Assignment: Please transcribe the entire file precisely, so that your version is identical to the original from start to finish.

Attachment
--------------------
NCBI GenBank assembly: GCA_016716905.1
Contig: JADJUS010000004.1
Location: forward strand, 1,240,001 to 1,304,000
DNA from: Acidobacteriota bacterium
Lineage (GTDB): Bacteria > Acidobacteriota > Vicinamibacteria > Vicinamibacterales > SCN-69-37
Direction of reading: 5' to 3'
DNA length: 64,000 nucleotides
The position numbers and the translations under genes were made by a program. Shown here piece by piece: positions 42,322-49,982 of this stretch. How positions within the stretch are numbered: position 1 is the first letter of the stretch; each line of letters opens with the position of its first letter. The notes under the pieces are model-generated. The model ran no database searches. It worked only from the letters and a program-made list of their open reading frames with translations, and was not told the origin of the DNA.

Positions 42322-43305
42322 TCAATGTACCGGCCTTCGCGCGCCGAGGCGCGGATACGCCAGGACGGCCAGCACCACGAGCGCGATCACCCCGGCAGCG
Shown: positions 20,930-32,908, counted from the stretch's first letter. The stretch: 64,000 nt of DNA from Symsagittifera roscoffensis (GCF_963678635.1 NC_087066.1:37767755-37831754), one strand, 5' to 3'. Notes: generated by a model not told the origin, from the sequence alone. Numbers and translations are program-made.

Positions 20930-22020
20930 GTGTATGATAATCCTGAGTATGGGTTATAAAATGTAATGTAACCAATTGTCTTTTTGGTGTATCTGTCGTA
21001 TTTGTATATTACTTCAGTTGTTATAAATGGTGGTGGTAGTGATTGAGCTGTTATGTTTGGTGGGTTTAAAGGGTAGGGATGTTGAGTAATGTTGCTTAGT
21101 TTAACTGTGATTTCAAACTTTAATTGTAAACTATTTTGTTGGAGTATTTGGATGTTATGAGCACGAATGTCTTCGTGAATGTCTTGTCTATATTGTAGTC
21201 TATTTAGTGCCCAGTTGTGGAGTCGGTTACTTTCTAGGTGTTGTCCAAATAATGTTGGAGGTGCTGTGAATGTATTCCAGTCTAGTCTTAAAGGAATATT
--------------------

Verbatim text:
NCBI GenBank assembly: GCA_016716905.1
Contig: JADJUS010000004.1
Location: forward strand, 1,240,001 to 1,304,000
DNA from: Acidobacteriota bacterium
Lineage (GTDB): Bacteria > Acidobacteriota > Vicinamibacteria > Vicinamibacterales > SCN-69-37
Direction of reading: 5' to 3'
DNA length: 64,000 nucleotides
The position numbers and the translations under genes were made by a program. Shown here piece by piece: positions 42,322-49,982 of this stretch. How positions within the stretch are numbered: position 1 is the first letter of the stretch; each line of letters opens with the position of its first letter. The notes under the pieces are model-generated. The model ran no database searches. It worked only from the letters and a program-made list of their open reading frames with translations, and was not told the origin of the DNA.

Positions 42322-43305
42322 TCAATGTACCGGCCTTCGCGCGCCGAGGCGCGGATACGCCAGGACGGCCAGCACCACGAGCGCGATCACCCCGGCAGCG
Shown: positions 20,930-32,908, counted from the stretch's first letter. The stretch: 64,000 nt of DNA from Symsagittifera roscoffensis (GCF_963678635.1 NC_087066.1:37767755-37831754), one strand, 5' to 3'. Notes: generated by a model not told the origin, from the sequence alone. Numbers and translations are program-made.

Positions 20930-22020
20930 GTGTATGATAATCCTGAGTATGGGTTATAAAATGTAATGTAACCAATTGTCTTTTTGGTGTATCTGTCGTA
21001 TTTGTATATTACTTCAGTTGTTATAAATGGTGGTGGTAGTGATTGAGCTGTTATGTTTGGTGGGTTTAAAGGGTAGGGATGTTGAGTAATGTTGCTTAGT
21101 TTAACTGTGATTTCAAACTTTAATTGTAAACTATTTTGTTGGAGTATTTGGATGTTATGAGCACGAATGTCTTCGTGAATGTCTTGTCTATATTGTAGTC
21201 TATTTAGTGCCCAGTTGTGGAGTCGGTTACTTTCTAGGTGTTGTCCAAATAATGTTGGAGGTGCTGTGAATGTATTCCAGTCTAGTCTTAAAGGAATATT